Tuesday, June 26, 2012

Why Are Nipples Less Shocking Than Toes?

First, a word of clarification: I'm talking about my nipples. Some people's nipples are more shocking than others.
This was the most recent blogger-appropriate picture I could find
Over my running career I've run in a variety of states of dress and undress.  I've run in a shirt and shoes, I've run in a shirt and no shoes, I've run in shoes and no shirt, and I've run with no shirt or shoes. Now, it's perhaps not surprising that someone might raise an eyebrow at any one or all of those combinations, but what really surprises me is how much more of a reaction I get barefoot than shirtless.
There is a correlation between barefoot running and heart attacks; it's just other people's hearts that have the problem
And it's not just a difference in the level of reaction, either; there's a difference in the type of reaction. If you go about your day without a shirt on you'll get a reaction--specifically, a get-out-of-here-you-smelly-bum sort of reaction. However, if you go around without shoes on people assume you need helpAre you okay? Did you lose your shoes? Were your shoes stolen? Were you in some sort of shoe-related accident? Were you chased by an ax murderer through wet cement? Barefootedness is something for which people desperately need an explanation. 

Once I was running barefoot along the road and some people stopped their car and asked if I needed help. I thanked them and said no, I was fine. But they couldn't let it go.  "But... but you're barefoot..."  Had I been a more experienced barefoot runner I would have had a ready retort ("Oh my goodness, you're right!  Where did my shoes go?!"), but instead we both stared at each other quizzically for a brief moment until they drove on.  
"Roll up the window honey, and don't point at the crazy man"
Another time our apartment manager saw me running barefoot near our apartment and concluded that I had either gotten locked out or had been kicked out by my wife. Guy running around barefoot? There must be an explanation. 

I can't help wondering if this also explains the way people react to footwear. When I wear minimalist shoes like my Merrill Trail Gloves, no one really notices. When I wear Vibram FiveFingers (where people can tell that I have toes) I start getting weird looks. (I once was standing in a race corral wearing my VFFs when a small boy walked up to me, looked me in the eye, and pointed at my feet.  He didn't say anything but it was pretty clear he was thinking "Dude, what is wrong with you?"). When I'm in huaraches (where people can see my toes), I start getting much weirder looks. When I run barefoot--well, at that point people usually feel they need to intervene.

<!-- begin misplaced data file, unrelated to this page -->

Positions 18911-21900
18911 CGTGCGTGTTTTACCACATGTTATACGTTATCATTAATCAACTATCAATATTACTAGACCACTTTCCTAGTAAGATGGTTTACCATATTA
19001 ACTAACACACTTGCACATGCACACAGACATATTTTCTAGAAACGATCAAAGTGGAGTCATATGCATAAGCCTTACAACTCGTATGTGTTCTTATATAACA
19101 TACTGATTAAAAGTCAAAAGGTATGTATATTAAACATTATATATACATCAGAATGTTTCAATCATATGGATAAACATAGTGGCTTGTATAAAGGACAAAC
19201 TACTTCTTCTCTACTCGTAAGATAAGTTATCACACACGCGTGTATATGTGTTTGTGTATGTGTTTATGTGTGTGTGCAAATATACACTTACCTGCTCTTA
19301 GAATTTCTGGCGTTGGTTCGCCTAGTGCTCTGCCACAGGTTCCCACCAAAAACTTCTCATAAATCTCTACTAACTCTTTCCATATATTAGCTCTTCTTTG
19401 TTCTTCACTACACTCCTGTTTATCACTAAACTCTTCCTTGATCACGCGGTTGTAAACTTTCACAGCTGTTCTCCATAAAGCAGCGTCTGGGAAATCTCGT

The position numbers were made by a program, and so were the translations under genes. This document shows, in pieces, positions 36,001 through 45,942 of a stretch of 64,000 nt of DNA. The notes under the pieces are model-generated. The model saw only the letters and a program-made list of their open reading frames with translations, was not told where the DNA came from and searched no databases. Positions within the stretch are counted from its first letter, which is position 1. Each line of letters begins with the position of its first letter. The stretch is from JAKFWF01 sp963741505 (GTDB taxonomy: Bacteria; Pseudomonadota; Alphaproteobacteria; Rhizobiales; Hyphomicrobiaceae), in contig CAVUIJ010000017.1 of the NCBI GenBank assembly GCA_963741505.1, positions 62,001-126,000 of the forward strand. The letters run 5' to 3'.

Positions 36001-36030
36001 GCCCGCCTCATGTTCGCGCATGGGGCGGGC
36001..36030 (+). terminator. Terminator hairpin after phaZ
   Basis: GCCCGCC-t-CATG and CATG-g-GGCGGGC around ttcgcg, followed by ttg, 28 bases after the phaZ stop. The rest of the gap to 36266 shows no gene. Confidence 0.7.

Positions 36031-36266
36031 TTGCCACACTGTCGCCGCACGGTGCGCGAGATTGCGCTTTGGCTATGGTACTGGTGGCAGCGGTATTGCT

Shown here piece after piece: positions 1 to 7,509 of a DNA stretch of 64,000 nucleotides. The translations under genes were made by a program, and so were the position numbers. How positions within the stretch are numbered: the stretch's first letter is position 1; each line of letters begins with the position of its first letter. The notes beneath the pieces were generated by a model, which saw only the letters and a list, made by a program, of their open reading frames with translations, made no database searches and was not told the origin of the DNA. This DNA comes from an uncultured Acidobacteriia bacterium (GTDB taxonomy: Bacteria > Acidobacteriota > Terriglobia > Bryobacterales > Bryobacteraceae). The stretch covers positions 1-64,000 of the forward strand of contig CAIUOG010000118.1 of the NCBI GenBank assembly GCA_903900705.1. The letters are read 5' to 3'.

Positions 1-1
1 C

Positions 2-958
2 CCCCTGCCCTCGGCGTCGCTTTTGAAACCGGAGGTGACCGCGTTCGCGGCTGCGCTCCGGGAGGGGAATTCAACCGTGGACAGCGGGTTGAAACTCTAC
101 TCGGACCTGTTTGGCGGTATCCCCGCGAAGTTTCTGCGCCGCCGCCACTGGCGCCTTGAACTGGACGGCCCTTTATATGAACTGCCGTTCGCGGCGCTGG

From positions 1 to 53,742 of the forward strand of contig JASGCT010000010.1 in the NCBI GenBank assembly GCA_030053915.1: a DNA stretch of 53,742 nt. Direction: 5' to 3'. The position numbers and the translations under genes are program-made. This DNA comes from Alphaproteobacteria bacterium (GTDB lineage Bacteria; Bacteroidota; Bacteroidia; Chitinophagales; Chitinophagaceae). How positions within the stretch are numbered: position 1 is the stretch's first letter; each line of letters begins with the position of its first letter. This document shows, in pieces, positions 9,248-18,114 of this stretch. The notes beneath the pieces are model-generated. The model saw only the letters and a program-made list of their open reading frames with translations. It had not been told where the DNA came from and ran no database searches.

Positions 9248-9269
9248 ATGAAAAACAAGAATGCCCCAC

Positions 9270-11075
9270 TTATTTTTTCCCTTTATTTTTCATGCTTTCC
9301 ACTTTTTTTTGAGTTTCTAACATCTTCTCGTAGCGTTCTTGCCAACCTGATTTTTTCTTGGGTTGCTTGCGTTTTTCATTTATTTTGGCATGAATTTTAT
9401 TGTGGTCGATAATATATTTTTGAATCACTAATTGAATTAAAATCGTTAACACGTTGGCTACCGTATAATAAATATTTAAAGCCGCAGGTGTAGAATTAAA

So what do you folks think? Are your experiences the same? Or do I just need to start waxing my toes?
I thought it looked more masculine this way


  1. The most common comment for when I pass runners or regular bystanders with naked feet is generally the same word. "Ouch".

    The funny thing is I just ran the Seattle Rock 'N Roll 1/2 marathon in Lunas. I got lots of comments and they were mostly "That's badass. You're hardcore" and one lady telling me I was a Roman / Greek god. In Luna's home town I heard just one spectator say "Check it out, he's wearing Lunas". In a race of 22K entrants I saw a handful of VFF runners and a few others in minimal shoe models but only one other fellow huarache runner rocking the Invisible Shoes connect.

    It was also amusing to show up to a recent Seattle road 15K that had a Barefoot division with special prizes (VFF, Lunas, and naked feet counted) and I was the only person to run with naked feet.

    Super minimal running footwear is still very much a fringe thing!

    1. I get "ouch" a lot. I ran the San Diego RnR marathon this month in Lunas, and I was struck by how few of the 50k+ runners were wearing minimalist shoes--usually I see a bunch of VFFers.

      I like the term "naked feet." Maybe that's what barefoot runners will start using now that "barefoot" has been co-opted by the shoe companies.

    2. It is not much different here in Brazil. Last sunday I participated in a Half Marathon and I did not see anyone wearing VFFs or Lunas or Invisibles.

      And in that particular race I was shod (because of a Top of Foot Pain).

    3. That is so true but I can one up it. I ran with some buddys (on a dare)at a nudist camp. It was a 5k and Of corse I ran barefoot which I always do if at all possible. It was very hilly and ran through a lot of homes on paved roads. At one of the turns a large group of full time residents had gathered for coffee and to cheer us on, about 200 people, and as I ran through the crowd got real quiet until one lady literally yelled out, he's not wearing shoes! I started laughing as I was leaving the crowd, I was running butt naked except for a hat and they were freaked out because I was barefoot. Another girl screamed out "don't stub your toe". When I finally got to the end of the race it took me a while to find my friends since we were all wearing the same outfits.

    4. I've got to say, more than any story I've heard that sums up how weird people are about bare feet.